Doing research for this book gave me such an even bigger appreciation for the work that is done. When you’re in the climate movement, you’re kind of in that silo. I interviewed people of all different movements for this book and it took me out of that silo and made me understand and appreciate — I always knew and appreciated the work that people outside of my movement did — but it just gave me an insight into their world and made me realize how we’re all fighting for the same things even if we’re in different causes. I was just not even just learning about their movements, but also just learning things that they do in their lives that are just really good things to do for any activist. I was just learning a lot.
What would you say to people who are on the fence about becoming involved or becoming an activist?
Being apolitical is a huge privilege. The chances are, if you’re not politically involved, it’s because you have many privileged identities that make it so you have the ability to be not political. Like with what we’re seeing right now with what’s happening with George Floyd — white people have the privilege to choose whether to be involved in those conversations.…
I would encourage people who are like, “Oh, I’m not really a political person,” to think of the privilege that that comes from, and acknowledge that many people don’t have the choice whether to be political or not; they have to be. You should be using whatever privilege you have if you don’t find yourself affected by any systems of oppression in your own life, then use your privilege to speak up for those who — not speak up for because you don’t want to take their place in any way — but use your privilege to be a voice to speak up and uplift their voices. Silence in the face of injustice is siding with the oppressor.
There’s really no room for anyone’s silence, and this book really gives you the tools that you need — well, not the tools, physically, because it’s a book — but it gives you enough ideas and inspirations and people’s insights to give you some semblance of an idea of what to do. So, I feel like there’s not really an excuse. I’m not saying that everyone needs to go out and work for an organization. I’m just saying that those with privilege need to be doing everything that they can.
How has the global pandemic affected your perspective on activism?
This reminded me how little control I have. It’s really showed me that the world is actually not in my control. Because I think organizers, we kind of have a warped sense of like, “Okay, if I do this, then this is going to happen,” because that’s just who we are as organizers, I feel. We build things, we work on things. This has kind of reminded me that it is actually out of my control, so I just have to do my best to roll with the punches and be the best activist that I can be, considering everything.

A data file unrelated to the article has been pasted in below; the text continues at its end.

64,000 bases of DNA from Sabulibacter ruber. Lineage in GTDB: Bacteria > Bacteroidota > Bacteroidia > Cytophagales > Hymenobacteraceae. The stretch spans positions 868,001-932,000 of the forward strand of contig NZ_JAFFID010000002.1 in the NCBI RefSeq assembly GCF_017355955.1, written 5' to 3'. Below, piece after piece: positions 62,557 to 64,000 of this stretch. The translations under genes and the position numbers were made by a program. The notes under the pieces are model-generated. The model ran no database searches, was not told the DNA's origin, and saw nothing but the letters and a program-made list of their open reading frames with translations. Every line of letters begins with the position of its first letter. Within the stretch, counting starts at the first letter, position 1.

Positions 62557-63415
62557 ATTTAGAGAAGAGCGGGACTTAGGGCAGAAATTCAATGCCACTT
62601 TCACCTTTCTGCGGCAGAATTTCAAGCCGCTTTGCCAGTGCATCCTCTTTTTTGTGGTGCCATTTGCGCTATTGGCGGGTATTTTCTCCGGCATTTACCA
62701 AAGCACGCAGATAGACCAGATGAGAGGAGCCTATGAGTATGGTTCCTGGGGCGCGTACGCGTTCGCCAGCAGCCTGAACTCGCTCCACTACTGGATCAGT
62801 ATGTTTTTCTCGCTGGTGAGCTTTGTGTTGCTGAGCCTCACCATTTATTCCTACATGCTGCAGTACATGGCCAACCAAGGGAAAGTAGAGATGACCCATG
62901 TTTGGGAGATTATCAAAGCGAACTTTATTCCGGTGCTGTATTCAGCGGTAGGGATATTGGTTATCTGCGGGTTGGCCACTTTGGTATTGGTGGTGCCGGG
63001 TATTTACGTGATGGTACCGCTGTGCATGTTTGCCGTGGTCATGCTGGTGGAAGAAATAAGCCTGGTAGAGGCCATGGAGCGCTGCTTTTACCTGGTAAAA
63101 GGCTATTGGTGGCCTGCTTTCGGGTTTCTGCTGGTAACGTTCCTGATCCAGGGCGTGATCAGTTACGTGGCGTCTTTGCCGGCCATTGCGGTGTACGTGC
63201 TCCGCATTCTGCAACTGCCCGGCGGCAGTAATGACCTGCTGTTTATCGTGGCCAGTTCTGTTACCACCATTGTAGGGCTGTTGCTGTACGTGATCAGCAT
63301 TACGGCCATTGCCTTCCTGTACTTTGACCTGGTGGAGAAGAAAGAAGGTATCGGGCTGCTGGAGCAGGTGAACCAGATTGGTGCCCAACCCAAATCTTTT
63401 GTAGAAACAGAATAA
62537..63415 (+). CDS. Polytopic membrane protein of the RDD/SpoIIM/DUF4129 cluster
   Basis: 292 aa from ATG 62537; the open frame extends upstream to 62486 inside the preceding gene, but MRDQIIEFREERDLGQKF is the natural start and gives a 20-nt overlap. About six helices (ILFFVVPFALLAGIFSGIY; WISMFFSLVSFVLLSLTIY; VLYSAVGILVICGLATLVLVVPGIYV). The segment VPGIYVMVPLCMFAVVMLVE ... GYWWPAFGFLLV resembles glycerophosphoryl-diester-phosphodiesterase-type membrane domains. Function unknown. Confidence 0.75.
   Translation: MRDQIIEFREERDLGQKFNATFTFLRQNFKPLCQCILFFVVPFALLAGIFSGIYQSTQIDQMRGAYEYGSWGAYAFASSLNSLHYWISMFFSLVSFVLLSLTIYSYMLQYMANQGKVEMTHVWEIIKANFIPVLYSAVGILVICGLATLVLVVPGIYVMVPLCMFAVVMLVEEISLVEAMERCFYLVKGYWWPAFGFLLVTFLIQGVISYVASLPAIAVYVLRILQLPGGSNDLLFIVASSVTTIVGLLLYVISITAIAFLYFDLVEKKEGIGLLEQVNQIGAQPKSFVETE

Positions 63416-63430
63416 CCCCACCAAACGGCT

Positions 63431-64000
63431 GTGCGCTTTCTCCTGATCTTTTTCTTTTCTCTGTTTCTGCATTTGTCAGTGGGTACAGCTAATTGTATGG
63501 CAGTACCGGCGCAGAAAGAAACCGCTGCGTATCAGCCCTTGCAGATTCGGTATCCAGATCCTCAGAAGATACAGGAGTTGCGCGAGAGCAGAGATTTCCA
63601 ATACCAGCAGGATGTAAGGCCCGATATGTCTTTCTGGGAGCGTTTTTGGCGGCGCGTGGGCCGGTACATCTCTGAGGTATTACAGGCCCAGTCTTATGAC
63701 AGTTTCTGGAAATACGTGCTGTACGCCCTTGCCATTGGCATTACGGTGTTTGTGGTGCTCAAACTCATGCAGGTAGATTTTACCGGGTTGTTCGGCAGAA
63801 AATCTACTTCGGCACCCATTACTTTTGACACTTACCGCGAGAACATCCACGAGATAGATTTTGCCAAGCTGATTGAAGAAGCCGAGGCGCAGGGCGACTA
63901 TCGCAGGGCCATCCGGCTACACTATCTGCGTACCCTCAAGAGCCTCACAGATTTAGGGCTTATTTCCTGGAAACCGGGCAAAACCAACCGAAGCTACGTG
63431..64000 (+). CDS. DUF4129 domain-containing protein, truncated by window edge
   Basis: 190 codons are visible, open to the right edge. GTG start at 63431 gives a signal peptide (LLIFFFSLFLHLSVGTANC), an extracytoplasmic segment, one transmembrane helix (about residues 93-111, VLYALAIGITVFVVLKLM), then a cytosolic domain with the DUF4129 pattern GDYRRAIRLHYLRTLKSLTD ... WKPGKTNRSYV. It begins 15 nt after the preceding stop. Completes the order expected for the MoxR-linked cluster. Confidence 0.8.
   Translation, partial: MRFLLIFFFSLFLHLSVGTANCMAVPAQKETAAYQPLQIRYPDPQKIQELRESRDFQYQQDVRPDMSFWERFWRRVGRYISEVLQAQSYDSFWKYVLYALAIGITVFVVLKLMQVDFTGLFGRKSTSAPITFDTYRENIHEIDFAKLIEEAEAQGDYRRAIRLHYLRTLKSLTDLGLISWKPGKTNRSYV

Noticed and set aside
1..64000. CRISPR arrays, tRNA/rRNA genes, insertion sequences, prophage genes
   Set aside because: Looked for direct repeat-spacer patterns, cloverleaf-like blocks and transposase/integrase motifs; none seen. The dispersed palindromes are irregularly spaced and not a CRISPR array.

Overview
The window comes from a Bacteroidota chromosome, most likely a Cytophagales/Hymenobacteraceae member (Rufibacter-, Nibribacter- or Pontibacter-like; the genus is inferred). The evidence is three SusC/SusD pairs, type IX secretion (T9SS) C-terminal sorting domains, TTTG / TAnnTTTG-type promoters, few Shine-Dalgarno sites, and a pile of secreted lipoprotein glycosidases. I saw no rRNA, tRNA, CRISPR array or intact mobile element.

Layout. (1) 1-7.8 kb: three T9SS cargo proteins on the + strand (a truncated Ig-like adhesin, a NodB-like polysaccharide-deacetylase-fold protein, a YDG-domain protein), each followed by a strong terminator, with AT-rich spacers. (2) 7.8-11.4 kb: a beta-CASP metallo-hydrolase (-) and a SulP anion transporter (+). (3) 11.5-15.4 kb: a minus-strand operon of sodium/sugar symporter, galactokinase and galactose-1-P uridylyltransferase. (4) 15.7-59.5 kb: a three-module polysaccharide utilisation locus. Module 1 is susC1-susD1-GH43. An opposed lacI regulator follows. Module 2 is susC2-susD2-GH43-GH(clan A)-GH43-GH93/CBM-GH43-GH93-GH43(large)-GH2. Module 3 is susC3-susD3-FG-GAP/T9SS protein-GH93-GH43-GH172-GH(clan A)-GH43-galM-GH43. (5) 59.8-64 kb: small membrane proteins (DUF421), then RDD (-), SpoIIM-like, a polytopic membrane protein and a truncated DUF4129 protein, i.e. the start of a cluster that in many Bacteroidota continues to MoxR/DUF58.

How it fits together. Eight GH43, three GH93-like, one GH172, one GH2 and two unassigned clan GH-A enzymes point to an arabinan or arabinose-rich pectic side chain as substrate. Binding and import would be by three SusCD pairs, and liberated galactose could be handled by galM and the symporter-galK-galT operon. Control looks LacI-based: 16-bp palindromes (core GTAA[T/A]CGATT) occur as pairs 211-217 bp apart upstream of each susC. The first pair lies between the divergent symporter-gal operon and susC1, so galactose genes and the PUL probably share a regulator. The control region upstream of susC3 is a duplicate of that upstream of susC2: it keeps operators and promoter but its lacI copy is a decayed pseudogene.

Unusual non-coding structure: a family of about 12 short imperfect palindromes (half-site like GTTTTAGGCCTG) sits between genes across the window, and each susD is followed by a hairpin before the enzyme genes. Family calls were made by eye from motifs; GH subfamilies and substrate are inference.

I feel like my new state of existence has just been rolling with punches. That’s all I’ve been able to do — is just adapt, adapt, adapt. I haven’t really been in a space to like create anything. You try to take a day to just create and then you see all these horrible things happening in the world, so you’re just doing rapid response. Right now, with what’s happening, I’ve just been doing rapid response to that. And it’s just — how do you even create in a world that just is asking you to constantly respond to disaster, you know?
Do you anticipate making films and telling stories about the climate?
No. It could tie into it, maybe. My climate activism will always exist but that would be separate from the creative career I want to pursue. I’m not going to film school to make climate documentaries; I’m going to film school to bring badass feminist stories to life. Really, the purpose of me going to film school is more to (a) just be creative and create art that I feel needs to exist, and (b) advocate for another cause that I deeply care about, which is LGBT rights and representation. The themes I would be covering would be a lot more around that.
How do you feel like your storytelling and climate activism inform each other?
My passion and having a reason for doing things outside of simply fighting against an existential crisis inform the way I fight for climate action, because I’m not fighting for climate action because it’s a hobby that I took up, because it’s an identity that I found. I’m fighting for it because I want to create a world in which I and others can pursue our own individual dreams and live happily, and be able to be creative, and live our lives, and do whatever we want without having this impending ecological disaster.
The reason why I want to get into this is because media create culture, and then culture creates politics, and then politics creates laws. It’s not like I’m not being an activist by going into Hollywood. That is activism because, oh my god, does Hollywood need a makeover.
I guess I’d be subconsciously weaving all of those messages that I’m learning and fighting for in my activism in my creative life. But I think my activism and politics inform who I am because your activism and politics are an extension of who you are. That will show up in any work that I create.